The individual narratives Singer provides us also support Heider’s third criteria for an effective ethnography: “holism” (6). The stories of these poor individuals are presented in not only their context as narrations unique to each individual, but also in the context of an overarching story about the movement down into the world beneath New York, the growth of a community below ground, and then the movement back to a brighter life in apartments above ground. These interconnected stories are “truthfully represented” (Heider 7), Heider’s last criterion for an effective ethnographic film.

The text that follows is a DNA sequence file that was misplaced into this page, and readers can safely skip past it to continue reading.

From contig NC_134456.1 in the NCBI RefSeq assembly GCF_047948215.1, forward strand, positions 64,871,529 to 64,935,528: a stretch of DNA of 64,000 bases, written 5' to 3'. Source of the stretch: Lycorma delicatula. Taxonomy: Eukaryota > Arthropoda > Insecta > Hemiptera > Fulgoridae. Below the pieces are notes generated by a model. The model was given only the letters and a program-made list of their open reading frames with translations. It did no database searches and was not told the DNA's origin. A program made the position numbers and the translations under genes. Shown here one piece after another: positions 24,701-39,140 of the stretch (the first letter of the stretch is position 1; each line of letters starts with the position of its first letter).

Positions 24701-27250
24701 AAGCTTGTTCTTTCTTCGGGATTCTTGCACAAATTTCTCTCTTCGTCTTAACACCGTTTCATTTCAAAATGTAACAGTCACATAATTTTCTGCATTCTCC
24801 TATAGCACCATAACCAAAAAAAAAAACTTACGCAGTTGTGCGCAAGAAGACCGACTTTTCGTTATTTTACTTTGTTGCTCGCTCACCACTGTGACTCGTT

Dark Days fits into Heider’s definition of the genre: “Ethnographic film is film which reflects ethnographic understanding” (8). Like Flaherty’s Nanook of the North (1922)in which archaic Inuit hunting practices are re-enacted to highlight a romanticized, more natural state and Cooper and Schoedsack’s Grass (1925)and Chang (1927),which show us how civilization has corrupted the native, Flaherty’s film reconstructs (both literally and figuratively) the stories his subjects tell, providing viewers with a romantic narrative that foregrounds progress. Heider argues that Flaherty's and Cooper and Schoedsack’s works “reflect the romanticism of the period” (26). Dark Days suggests that the middle-class U.S. values highlighted in this film rest on such “romanticism,” a foundation of the American dream.